Yesterday, I wrote about my New Year’s intention of helping myself more than others, and my dedication to creating the life that I want for myself.
To be clear, what that means to me is- I want to generate income from my writing so that I can travel and work from anywhere in the world.
I know a lot of folks who may think that’s a pipe dream. But tons and tons of people are doing it every day, and there is no reason why I can’t be one of those people.
When I got back from my trip to Bali, I committed myself to writing every single day, even if it’s terrible, even if I don’t post it. So far, I have kept that commitment (except for a couple days here and there over Stressmas and New Year’s holidays).
I have tried, so many times in the past, to have more self-discipline when it comes to my writing, but I had so much trouble making it a daily habit. I waited for inspiration to write, and sometimes then I wouldn’t even write! Part of that is because I had so much anxiety residing in me, which used up so much of my energy and focus, and replaced it with self-doubt and insecurity.
But the other reason it feels different this time is because I am approaching it differently. In the past I was “shoulding” all over myself. Now, I have a clear idea of what I want and am approaching it as if my life- the life that I want for myself- depends on it. Because it does.
I can’t expect to have a writing career if I treat writing like it’s a chore to be avoided. So now, with this new approach, I honor the craft and the time spent working on it. The more I stay with my daily commitment, the more my relationship to my craft deepens. I am slowly developing a reverence for all that it is and all the places it will take me. And now, my writing almost feels like it’s its own entity, like it’s a deity that presides over my life. It’s like my Mother Mary.
I show up at the altar of my art, and I say my prayers by putting words to the page. Instead of hearing the sounds of monks chanting, I meditate on the sound of my keyboard tapping as I type, feeling such joy and gratitude as the sound washes through me.
A lot of the self-doubt has been exorcised, but not entirely. It still shows up in funny ways. I am not immune to Imposter Syndrome. Whenever a friend tells me that I’m a good Writer or compliments any of my writing, I think some variation of- they’re just saying that to be nice.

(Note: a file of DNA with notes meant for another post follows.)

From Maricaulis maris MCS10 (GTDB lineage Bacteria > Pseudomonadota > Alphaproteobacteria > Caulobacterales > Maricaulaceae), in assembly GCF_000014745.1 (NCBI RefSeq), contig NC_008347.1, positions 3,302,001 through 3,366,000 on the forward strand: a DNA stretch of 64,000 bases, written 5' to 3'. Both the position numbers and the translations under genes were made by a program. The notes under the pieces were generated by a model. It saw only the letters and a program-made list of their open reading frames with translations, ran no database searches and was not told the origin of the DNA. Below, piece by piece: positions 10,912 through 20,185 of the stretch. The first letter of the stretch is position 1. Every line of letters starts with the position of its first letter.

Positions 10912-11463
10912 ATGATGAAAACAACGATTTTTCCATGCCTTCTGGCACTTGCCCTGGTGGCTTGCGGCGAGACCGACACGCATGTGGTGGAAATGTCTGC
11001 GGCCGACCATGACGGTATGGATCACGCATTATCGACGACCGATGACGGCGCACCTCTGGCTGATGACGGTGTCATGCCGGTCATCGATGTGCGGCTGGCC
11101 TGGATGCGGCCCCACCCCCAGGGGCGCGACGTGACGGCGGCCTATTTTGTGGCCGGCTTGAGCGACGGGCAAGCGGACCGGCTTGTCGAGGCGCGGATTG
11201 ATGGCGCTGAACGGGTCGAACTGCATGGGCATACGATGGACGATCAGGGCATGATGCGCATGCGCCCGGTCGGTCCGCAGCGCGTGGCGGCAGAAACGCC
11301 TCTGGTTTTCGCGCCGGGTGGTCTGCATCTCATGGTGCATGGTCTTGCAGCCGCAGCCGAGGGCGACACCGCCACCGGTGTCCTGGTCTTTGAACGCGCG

I have been writing my entire life. Since the age of six years old I have been receiving praise for my writing skills. But for so much of my life I dismissed it. I knew I was good at it, but it wasn’t anything that I was interested in. My love was music. I’d write loads of song lyrics and poems, but it was always with the idea that I wanted to be involved in music.
Back in 2009 when I went through my big life transition/transformation, I realized that even though I love music and always will, it’s not what comes naturally to me. And, so often, what resonated with me the most were and are the lyrics, the words.
That’s why I love Hip Hop so much. It is the most brilliant, ingenious, clever, and intelligent use of words that music has to offer. And most Hip Hop has a really positive message to spread on top of that. I remember a few years ago an article circulated, (I think it was from the New York Times, but this is the closest I could find), which discussed a study on Hip Hop and the English language. The study concluded that Hip Hop employs a more complex use of the English language than Shakespeare. (I didn’t need a study to tell me that).
But I digress; I spent most of my life not believing that I could be a Writer, when I was, in fact, already a Writer.
And recently I became a member of the National Writers Union. It’s not the most exclusive club in the world and I didn’t think much of it, until I got my welcome packet in the mail, which included a membership card that I was not expecting. It was a proud moment for me, because it was one step closer to establishing myself as a professional Writer.
I posted about it on social media and I got all kinds of congratulations. But the whole time what kept running through my mind was- Any real Writers who see this will know that it’s not that big of a deal and the fact that I’m acting as if it is a big deal just proves that I’m not a real Writer.
I am literally a card-carrying Writer, yet I catch myself thinking that I’m not a “real Writer.” What does that even mean! Real Writer?
I write. Period. Therefore I am a Writer.
Having my daily practice helps to disengage that old, outdated belief, and reinforce the new belief that I am, in fact, a Writer- because I write. And showing up to work every day demonstrates my dedication and keeps the action and energy flowing in the direction I want to go.
Because, as I have said many times before, when I am living in my Truth, I am placing myself in the flow of all else that is true. And the more I show up to this life every day, the more I am actually in the life that I am creating.
And that feels pretty damn good.